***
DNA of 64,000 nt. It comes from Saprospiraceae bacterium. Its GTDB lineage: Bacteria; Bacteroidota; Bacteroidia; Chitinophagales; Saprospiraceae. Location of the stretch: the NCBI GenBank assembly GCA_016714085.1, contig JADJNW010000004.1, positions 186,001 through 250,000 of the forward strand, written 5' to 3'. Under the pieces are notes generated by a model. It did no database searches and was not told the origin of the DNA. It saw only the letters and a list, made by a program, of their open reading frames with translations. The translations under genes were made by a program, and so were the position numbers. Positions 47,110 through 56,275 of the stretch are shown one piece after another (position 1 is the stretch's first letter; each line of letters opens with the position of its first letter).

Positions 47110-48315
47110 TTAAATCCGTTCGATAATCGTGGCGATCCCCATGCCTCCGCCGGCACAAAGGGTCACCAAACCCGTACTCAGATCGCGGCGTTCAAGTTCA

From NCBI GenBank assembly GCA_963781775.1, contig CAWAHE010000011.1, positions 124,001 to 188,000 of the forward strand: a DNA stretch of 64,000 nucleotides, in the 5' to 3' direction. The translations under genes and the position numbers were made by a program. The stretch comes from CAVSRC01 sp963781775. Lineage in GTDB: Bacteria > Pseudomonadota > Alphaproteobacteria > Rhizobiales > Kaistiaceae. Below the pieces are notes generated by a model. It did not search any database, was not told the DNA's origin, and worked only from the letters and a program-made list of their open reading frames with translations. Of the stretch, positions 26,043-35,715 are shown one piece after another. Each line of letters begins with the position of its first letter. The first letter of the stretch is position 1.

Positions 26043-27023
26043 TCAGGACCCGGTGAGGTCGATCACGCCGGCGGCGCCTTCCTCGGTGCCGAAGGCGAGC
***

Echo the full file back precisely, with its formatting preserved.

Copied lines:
DNA of 64,000 nt. It comes from Saprospiraceae bacterium. Its GTDB lineage: Bacteria; Bacteroidota; Bacteroidia; Chitinophagales; Saprospiraceae. Location of the stretch: the NCBI GenBank assembly GCA_016714085.1, contig JADJNW010000004.1, positions 186,001 through 250,000 of the forward strand, written 5' to 3'. Under the pieces are notes generated by a model. It did no database searches and was not told the origin of the DNA. It saw only the letters and a list, made by a program, of their open reading frames with translations. The translations under genes were made by a program, and so were the position numbers. Positions 47,110 through 56,275 of the stretch are shown one piece after another (position 1 is the stretch's first letter; each line of letters opens with the position of its first letter).

Positions 47110-48315
47110 TTAAATCCGTTCGATAATCGTGGCGATCCCCATGCCTCCGCCGGCACAAAGGGTCACCAAACCCGTACTCAGATCGCGGCGTTCAAGTTCA

From NCBI GenBank assembly GCA_963781775.1, contig CAWAHE010000011.1, positions 124,001 to 188,000 of the forward strand: a DNA stretch of 64,000 nucleotides, in the 5' to 3' direction. The translations under genes and the position numbers were made by a program. The stretch comes from CAVSRC01 sp963781775. Lineage in GTDB: Bacteria > Pseudomonadota > Alphaproteobacteria > Rhizobiales > Kaistiaceae. Below the pieces are notes generated by a model. It did not search any database, was not told the DNA's origin, and worked only from the letters and a program-made list of their open reading frames with translations. Of the stretch, positions 26,043-35,715 are shown one piece after another. Each line of letters begins with the position of its first letter. The first letter of the stretch is position 1.

Positions 26043-27023
26043 TCAGGACCCGGTGAGGTCGATCACGCCGGCGGCGCCTTCCTCGGTGCCGAAGGCGAGC